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But the fact that nearly 200 countries were able to sign off on an international agreement to halt the loss of biodiversity is something to applaud. Few thought it would happen. Now it is all about the implementation. With an estimated 1 million species at risk of extinction and a 69% average plunge in wildlife populations between 1970 and 2018, we must not “pause for a second”, warned the UN’s environment chief, Inger Andersen.
“We need to change the relationship between people and nature. And if we are honest, time is not on our side,” Andersen said in Montreal. “We’ve backed nature into a corner and it’s time to ease the pressure. We also know it is a remarkable thing and nature is very forgiving. If we give it half a chance, it will bounce back.
“Let’s not pause for a second. Embrace the history we have made in Montreal and let’s get down to the business of delivering the framework.”
Away from Cop15, rewilding came to the fore in 2022, with projects across the globe, from the reintroduction of bison and cluster rewilding in the UK to big ambitions in Argentina, lessons learned in the Netherlands and the US, and the 10th Rewilding Europe project launched. Leonardo DiCaprio and Ellie Goulding were two celebrities who expressed their support for the movement during the Age of Extinction’s Wild World project.
As we enter 2023, many are gaining inspiration from the past, with an uptick in regenerative farming, the return of ancient crops such as buckwheat and Welsh oats, and the harnessing of ancient irrigation systems. Others are looking forward, taking innovate steps in conservation, including collecting fog, turning bus stops into homes for pollinators and utilising artificial intelligence.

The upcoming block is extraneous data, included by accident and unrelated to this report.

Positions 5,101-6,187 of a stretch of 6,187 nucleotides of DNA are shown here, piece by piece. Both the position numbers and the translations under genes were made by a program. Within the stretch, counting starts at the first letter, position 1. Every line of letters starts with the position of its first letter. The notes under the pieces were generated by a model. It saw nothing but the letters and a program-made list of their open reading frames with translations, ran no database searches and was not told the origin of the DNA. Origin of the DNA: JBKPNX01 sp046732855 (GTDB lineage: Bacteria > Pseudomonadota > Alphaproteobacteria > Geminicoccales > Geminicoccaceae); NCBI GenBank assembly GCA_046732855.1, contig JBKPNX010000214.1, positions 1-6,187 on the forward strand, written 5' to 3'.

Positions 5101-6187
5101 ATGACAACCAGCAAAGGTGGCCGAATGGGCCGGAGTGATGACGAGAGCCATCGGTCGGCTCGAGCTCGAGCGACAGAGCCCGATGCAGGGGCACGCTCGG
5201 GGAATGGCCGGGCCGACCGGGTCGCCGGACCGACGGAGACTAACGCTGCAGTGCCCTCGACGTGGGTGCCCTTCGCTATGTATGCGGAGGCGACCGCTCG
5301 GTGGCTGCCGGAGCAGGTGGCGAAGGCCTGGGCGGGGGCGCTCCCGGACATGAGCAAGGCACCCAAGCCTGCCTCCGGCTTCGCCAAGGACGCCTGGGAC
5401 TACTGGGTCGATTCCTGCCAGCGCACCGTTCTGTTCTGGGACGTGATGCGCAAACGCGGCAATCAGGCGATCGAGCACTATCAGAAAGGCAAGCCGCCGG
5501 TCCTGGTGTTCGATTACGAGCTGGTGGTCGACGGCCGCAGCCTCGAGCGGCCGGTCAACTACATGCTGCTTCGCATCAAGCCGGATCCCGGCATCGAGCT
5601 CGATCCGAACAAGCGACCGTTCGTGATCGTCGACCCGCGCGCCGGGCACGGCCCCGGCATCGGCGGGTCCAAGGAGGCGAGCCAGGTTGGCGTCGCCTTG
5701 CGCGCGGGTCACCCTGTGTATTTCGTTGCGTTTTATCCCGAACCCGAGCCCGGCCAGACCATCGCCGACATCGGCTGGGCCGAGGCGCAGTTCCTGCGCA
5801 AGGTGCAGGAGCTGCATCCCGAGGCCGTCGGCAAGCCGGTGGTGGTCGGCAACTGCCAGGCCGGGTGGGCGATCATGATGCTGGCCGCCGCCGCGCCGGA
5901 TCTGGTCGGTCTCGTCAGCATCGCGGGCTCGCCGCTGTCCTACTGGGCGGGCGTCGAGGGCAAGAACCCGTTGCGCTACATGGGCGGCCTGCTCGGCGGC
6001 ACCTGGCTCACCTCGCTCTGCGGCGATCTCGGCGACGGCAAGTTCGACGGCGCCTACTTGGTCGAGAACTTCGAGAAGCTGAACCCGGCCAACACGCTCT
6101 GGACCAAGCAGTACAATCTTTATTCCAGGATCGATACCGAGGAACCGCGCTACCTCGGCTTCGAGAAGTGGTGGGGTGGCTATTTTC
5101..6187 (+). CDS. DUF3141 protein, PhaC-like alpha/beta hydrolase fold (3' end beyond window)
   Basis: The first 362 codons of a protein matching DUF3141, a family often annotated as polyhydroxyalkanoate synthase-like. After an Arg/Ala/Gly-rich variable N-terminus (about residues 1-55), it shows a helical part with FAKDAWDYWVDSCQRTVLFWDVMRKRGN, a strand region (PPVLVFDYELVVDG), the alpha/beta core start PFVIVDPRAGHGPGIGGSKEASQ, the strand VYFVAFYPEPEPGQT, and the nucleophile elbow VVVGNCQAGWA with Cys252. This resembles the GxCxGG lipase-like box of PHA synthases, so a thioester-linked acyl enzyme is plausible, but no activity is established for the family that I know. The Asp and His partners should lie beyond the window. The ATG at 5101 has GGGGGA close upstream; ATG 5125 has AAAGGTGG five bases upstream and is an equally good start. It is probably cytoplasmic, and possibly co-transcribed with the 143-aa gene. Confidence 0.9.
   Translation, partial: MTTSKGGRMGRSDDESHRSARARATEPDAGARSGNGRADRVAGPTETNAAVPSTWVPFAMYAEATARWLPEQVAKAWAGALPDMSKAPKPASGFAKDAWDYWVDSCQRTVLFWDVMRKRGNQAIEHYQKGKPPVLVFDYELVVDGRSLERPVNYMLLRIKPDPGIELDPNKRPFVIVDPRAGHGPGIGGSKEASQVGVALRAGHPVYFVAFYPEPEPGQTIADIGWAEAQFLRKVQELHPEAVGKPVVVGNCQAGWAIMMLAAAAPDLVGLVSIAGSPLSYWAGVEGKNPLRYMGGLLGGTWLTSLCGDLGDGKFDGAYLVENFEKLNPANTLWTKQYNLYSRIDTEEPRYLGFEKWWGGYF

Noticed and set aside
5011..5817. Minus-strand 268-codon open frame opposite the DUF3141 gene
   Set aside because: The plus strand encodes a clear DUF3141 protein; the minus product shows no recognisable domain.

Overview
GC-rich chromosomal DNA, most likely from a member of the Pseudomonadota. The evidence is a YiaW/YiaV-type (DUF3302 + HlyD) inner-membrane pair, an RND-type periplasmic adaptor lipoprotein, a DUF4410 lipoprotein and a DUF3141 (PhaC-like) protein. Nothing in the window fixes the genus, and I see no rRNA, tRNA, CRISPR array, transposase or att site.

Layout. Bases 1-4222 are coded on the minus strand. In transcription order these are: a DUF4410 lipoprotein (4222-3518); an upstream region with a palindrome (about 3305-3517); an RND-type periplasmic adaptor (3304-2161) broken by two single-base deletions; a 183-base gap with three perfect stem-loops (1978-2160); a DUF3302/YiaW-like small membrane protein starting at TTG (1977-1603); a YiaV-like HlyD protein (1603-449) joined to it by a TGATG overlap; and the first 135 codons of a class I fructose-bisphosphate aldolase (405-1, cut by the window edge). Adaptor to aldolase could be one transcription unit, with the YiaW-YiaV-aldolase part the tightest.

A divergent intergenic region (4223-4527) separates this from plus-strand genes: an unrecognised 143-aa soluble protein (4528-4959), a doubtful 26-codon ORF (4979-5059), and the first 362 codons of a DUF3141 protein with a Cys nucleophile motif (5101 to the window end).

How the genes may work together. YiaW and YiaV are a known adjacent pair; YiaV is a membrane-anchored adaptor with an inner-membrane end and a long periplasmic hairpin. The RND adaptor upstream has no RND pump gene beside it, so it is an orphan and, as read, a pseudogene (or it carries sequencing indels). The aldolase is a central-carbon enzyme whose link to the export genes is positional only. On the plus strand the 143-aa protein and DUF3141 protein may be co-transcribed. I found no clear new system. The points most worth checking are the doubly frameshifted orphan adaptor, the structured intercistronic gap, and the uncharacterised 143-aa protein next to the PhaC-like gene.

Target 6 of the new Kunming-Montreal agreement at Cop15 is to “eliminate, minimize, reduce and/or mitigate the impacts of invasive alien species on biodiversity and ecosystem services”. In Germany, marbled crayfish have invaded lakes and rivers, while snakes threaten the wall lizard on Ibiza and disease is blighting oranges in mainland Spain. But the success of eradication measures on islands from the Pacific to the Scillies shows what can be done.
We have shone a light on the work of conservation in protecting species, including the US larch, ospreys in the UK and caribou in Canada, and reported on the euphoria, unexpected moments, and special privilege of rediscovering species feared extinct in our Lost and Found series. There were also many stories of individual efforts to protect wildlife, including that of the former Weetabix salesman who has made homes for 60,000 swifts in the UK and the “winterkeeper” of Yellowstone park who has observed nearly 50 years of climate change impact on his watch. Keen gardeners brought a flavor of the Caribbean to London and a spot of color to the city’s underground stations.
The news wasn’t all good, perhaps the most devastating was the global loss of a huge number of wild birds, with northern gannets, pelicans, skua and members of myriad other species dying from avian flu. “It’s just the scale of it which is hard to grasp,” Gwen Potter, a UK National Trust countryside manager working on the Farne Islands, off the coast of Northumberland, told the Guardian.
Humanity’s track record on its treatment of the natural world is not good. But perhaps the agreement achieved at Cop15 can give us hope that we are ready to start to turn the tide and that 2023 will see concerted efforts to halt the loss of biodiversity.
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(For the source of this, and many other equally intriguing and important articles, please visit: https://www.theguardian.com/environment/2022/dec/26/2022-the-year-rewilding-went-mainstream-and-a-biodiversity-deal-gave-the-world-hope/)